Top 8 Tenant Mistakes in Commercial Real Estate

In my role advising tenants, I am often asked “what are the common pitfalls that they should try and avoid.” In CRE as an agent our primary goal is to work on behalf of our clients and assist them with their real estate needs. I have experienced many questions when working with tenants and I wanted to provide you with my top 8 mistakes I see tenants make.

1. Running out of time

Beginning negotiations for a renewal or a relocation too late – This is the biggest mistake I have witnessed. To make a long story short: I was recently looking for a 2k sqft office space for one of my clients and noticed my brokerage office space was listed and available. I immediately called my broker and said “Hey, when are we moving the office I see that its listed? He immediately was confused by my question and had a very panicked response WHATTTT?” We ended up renewing our lease with for one year at an increased rate…… If you start speaking with your landlord about renewing your lease a couple of months before the lease expires, he knows you do not have time to move out. Always give yourself our your client plenty of time to negotiate a new deal.

2. Not aligning business goals & real estate strategy

Ultimately the space you lease is there to allow you to focus on your core business competency, if that’s sales, R&D etc… Before making a real estate decision about whether to renew or relocate it is crucial, therefore, to understand the business goals. Be sure to speak to the end users that occupy the space and ask them what their goals are. If they need to increase sales it might be beneficial to relocate your office closer to the target customer? If they are concerned about recruitment maybe it’s time to spend some money and redesign the office to attract new employees or move the office closer to public transportation. Its really important for businesses to have road map to either assist their current situation or help a CRE agent find a desired location.

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3. Only considering the immediate financial impact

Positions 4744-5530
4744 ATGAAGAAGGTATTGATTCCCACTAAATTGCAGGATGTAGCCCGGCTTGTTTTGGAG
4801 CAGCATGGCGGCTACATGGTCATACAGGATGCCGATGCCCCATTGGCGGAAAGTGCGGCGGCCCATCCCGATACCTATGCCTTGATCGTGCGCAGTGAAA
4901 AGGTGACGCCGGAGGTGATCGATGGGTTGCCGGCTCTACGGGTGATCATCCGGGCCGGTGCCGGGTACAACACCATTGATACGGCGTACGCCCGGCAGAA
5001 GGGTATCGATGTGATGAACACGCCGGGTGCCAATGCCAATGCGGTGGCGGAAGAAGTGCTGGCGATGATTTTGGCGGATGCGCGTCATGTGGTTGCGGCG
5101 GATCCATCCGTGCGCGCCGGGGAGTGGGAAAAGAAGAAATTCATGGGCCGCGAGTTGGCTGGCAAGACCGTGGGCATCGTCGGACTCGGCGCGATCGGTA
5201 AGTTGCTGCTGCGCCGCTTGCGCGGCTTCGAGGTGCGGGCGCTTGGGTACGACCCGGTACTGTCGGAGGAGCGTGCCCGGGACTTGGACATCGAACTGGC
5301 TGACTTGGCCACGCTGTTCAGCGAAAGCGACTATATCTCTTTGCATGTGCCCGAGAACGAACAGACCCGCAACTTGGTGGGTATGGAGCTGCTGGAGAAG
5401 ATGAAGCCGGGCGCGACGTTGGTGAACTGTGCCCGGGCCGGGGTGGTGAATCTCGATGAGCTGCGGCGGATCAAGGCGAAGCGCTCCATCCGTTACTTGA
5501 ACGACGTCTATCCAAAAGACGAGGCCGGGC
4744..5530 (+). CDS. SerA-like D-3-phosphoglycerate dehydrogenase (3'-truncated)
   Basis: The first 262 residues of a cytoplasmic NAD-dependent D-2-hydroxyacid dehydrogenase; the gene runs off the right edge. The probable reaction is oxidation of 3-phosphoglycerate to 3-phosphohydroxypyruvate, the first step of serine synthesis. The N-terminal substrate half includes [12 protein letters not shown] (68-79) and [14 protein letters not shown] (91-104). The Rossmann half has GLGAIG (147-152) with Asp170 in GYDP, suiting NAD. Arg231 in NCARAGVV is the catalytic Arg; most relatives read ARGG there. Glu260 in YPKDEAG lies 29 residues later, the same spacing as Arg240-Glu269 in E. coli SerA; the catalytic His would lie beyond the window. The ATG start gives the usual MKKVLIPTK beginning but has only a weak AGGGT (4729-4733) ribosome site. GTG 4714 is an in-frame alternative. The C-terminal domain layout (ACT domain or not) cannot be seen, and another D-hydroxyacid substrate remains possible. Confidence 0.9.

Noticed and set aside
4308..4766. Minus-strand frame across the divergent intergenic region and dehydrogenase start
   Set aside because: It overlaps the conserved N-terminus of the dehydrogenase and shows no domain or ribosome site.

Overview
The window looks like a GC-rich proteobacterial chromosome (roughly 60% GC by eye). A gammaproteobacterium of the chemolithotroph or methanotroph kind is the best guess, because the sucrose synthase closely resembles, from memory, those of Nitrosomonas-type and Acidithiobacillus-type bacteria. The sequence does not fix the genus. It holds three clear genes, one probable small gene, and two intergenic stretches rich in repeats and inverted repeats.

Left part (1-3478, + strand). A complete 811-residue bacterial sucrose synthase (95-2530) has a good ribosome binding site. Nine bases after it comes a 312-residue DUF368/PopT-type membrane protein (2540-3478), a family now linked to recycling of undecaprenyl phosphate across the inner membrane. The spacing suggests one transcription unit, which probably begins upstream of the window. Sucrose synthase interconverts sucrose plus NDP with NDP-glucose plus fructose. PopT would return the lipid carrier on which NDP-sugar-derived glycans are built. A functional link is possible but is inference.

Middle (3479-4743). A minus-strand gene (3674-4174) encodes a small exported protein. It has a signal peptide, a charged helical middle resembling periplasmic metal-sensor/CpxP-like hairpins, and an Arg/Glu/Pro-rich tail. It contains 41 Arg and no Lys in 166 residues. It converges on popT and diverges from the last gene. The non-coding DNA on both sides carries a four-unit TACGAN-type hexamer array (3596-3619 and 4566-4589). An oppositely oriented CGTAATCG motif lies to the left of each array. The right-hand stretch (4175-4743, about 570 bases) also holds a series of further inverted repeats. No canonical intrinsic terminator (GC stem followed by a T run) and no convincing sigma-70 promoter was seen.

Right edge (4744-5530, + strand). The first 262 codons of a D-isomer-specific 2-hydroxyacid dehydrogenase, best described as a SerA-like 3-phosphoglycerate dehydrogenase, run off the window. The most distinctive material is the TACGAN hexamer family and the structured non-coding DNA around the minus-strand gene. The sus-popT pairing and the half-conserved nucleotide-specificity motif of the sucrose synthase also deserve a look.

It’s important to understand the cost of a particular option, but the cheapest does not always mean the best for you or your business. Savings from being in a cheaper building can quickly eliminated if your sales or operations are impacted by being in that location. For you agents out there it might be important to share demographic statistics and potential development projects with your clients.

4. How many decision makers:

A real estate decision of whether you should stay or go will impact all staff. Clearly it makes sense to get opinions on what is important to the various business lines and stakeholders that will occupy the office. However, once the key selection criteria has been determined; it is important to identify a project leader. This person will make the final decision as to if you are staying put or moving locations.

5. Not considering future growth needs

Be sure to factor in future headcount growth and potential changes to the business needs during the lease term. By obtaining flexible terms which will allow the company to expand, downsize, or relocate as circumstances dictate, businesses can avoid unnecessary headaches and additional costs.

6. Not clearly understanding space metrics

It’s important to understand the difference between lettable, net, gross and “carpet” area. Many markets and landlords quote area on a different basis. Our office leasing guide has details of what exactly is included in each measurement so you can compare on an apples to apples basis. Sometimes tenants will pay for additional space without realizing that maybe half of their space isn’t usable sqft.

7. Relying only on the landlord’s word

Too many times we see negotiations carry on in good faith with certain issues being agreed to verbally. Either through an oversight, lack of time or purely because it is assumed the landlord’s word is good, items are not incorporated into the lease. Even if the landlord’s word is good, people move on from one company to the next and memories fade. Ultimately, if it matters to you, get it in writing.

8. Accepting that clauses are non-negotiable because they’re “standard”

This is what landlords might tell you, however, there’s really no such thing as a standard lease. Leases are negotiable, clause by clause, just make sure that you negotiate what you want before anything is binding or before you run out of time and have no leverage.

Many of these mistakes are learned after it is too late so it’s always really important to engage with a commercial broker sooner rather than later. I hope this provides value and helps you be aware and pay close attention to the real estate of your business. It could be the most important part of your business.

Blake Haggett

Boise and the surrounding metro is the fastest growing area in the US.

I’m Blake Haggett – I help business owners find the right space in the Treasure Valley.

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